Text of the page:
1. Jean Naimard

          Jean, we can / do try to embrace the French culture / language etc…It is people like you who constantly are bad-mouthing the English Canadians that make it seem to others we are unwilling to learn…

          Funny that 250 years of the english bad-mouthing the french has not prevented (too) many of us to learn the english language/culture, sometimes to the point of totally losing the french.

          Like I said, teach people instead of blasting them. If they don’t know enough about your culture, TEACH THEM! Don’t keep your mind closed because of some bad experiences. I’ve had them also, by Francophones. I don’t harbour resentment or anger, I can appreciate there is a past between the two communities. However, I can also appreciate in understanding our past we can avoid making the same mistakes and learn from them. This is called having an open mind.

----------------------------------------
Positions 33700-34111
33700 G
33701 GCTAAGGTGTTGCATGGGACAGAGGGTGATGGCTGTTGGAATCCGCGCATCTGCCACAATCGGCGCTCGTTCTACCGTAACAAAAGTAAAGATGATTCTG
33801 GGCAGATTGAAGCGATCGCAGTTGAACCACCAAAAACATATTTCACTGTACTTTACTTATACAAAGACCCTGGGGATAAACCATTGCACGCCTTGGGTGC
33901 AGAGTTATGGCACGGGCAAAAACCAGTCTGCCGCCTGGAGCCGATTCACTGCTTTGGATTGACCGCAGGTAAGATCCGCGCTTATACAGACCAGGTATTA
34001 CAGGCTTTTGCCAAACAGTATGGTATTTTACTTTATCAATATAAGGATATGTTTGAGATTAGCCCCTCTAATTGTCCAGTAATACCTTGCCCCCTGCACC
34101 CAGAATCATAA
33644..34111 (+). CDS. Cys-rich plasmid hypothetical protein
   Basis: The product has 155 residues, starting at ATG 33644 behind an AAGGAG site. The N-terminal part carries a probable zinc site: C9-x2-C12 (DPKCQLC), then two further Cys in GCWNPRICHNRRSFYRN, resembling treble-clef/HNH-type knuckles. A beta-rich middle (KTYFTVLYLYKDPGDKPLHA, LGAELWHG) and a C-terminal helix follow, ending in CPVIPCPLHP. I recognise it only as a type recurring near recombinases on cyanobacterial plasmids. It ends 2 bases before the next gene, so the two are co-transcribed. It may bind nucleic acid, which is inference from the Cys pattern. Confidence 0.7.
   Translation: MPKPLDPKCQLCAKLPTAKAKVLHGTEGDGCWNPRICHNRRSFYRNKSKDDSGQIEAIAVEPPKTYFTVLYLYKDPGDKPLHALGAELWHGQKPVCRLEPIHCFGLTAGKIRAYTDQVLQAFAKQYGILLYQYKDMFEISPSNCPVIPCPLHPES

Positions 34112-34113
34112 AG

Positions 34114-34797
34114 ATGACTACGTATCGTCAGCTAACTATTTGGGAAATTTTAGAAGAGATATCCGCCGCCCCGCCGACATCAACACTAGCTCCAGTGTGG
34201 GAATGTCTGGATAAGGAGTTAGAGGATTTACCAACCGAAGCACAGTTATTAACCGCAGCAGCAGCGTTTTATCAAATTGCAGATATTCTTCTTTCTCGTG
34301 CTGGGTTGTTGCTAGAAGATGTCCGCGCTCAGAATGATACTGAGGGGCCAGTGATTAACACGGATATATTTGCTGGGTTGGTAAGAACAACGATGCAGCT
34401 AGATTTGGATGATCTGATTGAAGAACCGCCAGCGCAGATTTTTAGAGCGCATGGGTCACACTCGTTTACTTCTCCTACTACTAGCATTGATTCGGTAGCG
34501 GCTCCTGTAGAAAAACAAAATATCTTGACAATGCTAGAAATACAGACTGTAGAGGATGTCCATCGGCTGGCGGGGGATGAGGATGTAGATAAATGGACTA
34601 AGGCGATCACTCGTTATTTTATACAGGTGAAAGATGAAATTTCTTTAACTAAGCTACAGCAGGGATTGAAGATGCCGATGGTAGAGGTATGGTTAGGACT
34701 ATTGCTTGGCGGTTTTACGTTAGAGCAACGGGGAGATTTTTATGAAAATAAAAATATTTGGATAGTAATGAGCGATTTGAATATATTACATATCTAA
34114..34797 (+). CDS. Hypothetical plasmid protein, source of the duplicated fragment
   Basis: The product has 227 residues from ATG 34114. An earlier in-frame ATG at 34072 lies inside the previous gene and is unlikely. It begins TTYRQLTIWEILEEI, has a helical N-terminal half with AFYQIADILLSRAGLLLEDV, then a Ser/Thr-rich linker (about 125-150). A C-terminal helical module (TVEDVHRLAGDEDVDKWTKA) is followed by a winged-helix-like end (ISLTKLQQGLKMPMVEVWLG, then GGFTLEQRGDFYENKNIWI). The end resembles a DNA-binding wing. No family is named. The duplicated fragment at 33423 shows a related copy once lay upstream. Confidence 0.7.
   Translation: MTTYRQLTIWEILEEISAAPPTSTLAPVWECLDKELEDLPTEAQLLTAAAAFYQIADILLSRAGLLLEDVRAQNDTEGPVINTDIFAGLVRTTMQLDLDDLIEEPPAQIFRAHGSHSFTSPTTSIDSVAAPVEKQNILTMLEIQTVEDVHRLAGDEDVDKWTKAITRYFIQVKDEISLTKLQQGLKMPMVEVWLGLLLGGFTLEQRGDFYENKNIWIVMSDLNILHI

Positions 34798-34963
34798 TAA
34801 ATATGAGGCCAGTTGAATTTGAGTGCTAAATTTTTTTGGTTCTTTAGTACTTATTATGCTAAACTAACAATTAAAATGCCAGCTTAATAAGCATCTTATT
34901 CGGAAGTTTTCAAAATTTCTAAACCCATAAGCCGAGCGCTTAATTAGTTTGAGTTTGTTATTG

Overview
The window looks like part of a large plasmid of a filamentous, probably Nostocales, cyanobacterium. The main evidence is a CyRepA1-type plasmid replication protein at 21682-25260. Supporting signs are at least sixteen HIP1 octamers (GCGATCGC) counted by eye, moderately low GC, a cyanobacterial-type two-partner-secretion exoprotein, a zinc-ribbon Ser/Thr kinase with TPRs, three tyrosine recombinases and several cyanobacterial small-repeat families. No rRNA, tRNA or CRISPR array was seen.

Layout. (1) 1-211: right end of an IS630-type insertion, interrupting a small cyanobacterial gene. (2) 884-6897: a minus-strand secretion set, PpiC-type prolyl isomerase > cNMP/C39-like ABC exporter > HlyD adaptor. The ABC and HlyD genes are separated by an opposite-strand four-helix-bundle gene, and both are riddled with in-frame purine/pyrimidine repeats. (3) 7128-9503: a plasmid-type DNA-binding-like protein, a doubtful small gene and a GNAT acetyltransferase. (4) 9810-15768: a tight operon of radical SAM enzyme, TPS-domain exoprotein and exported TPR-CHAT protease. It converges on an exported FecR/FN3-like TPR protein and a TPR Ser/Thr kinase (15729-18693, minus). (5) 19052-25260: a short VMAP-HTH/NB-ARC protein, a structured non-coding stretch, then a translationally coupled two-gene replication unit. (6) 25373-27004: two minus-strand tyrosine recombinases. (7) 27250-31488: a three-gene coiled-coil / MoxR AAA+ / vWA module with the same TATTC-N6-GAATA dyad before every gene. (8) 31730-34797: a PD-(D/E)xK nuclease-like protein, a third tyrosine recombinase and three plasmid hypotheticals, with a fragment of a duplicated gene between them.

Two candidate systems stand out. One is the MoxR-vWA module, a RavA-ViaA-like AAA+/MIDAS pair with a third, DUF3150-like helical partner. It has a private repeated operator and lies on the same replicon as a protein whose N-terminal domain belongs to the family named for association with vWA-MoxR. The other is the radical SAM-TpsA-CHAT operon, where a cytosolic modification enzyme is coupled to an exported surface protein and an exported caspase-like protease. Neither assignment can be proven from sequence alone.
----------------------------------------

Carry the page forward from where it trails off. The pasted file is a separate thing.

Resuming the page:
This is also called remembering History so not to repeat it. If I did not have an open mind, I certainly would not have realized the english’s cultural distaste for government and understood their worship of private entreprise/property (took me 20 years to realize that). I am just appaled at the general closedmindness of the english and their crass unwillingness to learn a culture they are practically immersed in.

          I don’t paint all Francophones with the same brush Jean the way you so readily do with any others. I don’t let my negative experiences dictate how I feel about all Francophones. I have plenty of Francophone friend, some even nationalist and we get along just find, the only thing that differs are our views. I don’t hold it against them, the same as they don’t hold my views against me. This is what Quebec society needs.